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Black FeelingsRace and Affect in the Long Sixties$
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Lisa M. Corrigan

Print publication date: 2020

Print ISBN-13: 9781496827944

Published to University Press of Mississippi: January 2021

DOI: 10.14325/mississippi/9781496827944.001.0001

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PRINTED FROM Mississippi SCHOLARSHIP ONLINE (www.mississippi.universitypressscholarship.com). (c) Copyright University Press of Mississippi, 2021. All Rights Reserved. An individual user may print out a PDF of a single chapter of a monograph in MSSO for personal use.date: 29 November 2021

The Obama Coalition

The Obama Coalition

Reinvigorating Liberal Hope

Chapter:
(p.143) Conclusion The Obama Coalition
Source:
Black Feelings
Author(s):

Lisa M. Corrigan

Publisher:
University Press of Mississippi
DOI:10.14325/mississippi/9781496827944.003.0007

While the tensions between white hope and black despair were a dynamic that characterized politics in the Long Sixties, their structure is recursive. That is, the (positive and negative racial) feelings that undergird racial liberalism did not stop emerging and receding after law and order campaigns destroyed civil rights and Black Power organizing in the mid-70s. Nowhere is this clearer than in the entrance and disappearance of the so-called “Obama coalition” in 2008 to elect Barack Obama as the first biracial/black president in U.S. history. In considering how hope continues to be inextricably linked to rage, contempt, and despair, this brief conclusion considers hope as an ironic discourse of liberalism, particularly as it is racialized. The birth of Afro- pessimism as a coterminous discourse with what we now call the “post-racial” Obama coalition is important because it demonstrates how black feelings in the Long Sixties continue to shape national political discourse, demonstrating how affective politics are iterative as well as how they change over time.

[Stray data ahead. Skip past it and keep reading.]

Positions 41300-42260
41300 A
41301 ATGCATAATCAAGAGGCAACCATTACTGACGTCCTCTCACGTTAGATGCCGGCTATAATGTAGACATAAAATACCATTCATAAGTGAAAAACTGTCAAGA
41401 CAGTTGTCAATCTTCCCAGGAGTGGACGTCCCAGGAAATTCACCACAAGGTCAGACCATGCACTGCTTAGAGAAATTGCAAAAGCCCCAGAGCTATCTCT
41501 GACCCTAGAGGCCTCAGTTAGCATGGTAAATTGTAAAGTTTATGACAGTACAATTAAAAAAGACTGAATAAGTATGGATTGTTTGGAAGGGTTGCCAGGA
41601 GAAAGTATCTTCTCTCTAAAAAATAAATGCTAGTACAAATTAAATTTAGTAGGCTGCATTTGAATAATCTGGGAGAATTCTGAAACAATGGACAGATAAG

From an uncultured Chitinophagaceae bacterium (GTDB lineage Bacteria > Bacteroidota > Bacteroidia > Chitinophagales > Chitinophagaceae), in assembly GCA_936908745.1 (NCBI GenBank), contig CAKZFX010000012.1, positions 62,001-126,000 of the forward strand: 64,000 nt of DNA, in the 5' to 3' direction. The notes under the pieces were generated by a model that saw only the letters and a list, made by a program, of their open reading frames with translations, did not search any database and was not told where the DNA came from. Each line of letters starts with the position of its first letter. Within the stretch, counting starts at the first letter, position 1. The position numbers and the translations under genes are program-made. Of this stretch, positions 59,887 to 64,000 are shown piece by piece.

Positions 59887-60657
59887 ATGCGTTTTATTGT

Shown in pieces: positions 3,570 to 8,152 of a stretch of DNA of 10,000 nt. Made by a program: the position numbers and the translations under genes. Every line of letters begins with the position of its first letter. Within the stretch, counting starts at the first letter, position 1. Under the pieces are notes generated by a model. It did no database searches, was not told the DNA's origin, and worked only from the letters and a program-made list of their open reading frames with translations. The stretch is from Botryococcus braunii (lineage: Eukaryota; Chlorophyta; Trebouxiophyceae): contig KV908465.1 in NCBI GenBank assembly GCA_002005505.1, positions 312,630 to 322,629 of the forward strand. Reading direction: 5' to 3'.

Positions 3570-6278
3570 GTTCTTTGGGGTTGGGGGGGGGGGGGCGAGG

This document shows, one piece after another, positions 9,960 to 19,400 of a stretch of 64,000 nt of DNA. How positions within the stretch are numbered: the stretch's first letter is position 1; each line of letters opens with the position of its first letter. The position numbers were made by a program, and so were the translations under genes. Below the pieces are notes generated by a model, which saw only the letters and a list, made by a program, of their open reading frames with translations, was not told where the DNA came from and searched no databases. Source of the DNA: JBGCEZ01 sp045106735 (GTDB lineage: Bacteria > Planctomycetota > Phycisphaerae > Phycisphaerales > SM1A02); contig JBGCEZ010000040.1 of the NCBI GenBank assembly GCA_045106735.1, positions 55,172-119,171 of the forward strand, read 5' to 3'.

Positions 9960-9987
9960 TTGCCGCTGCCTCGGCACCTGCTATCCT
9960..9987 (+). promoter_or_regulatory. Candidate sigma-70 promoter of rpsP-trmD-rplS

Keywords:   Obama coalition, Hope, Afro-pessimism, racial liberalism, Despair

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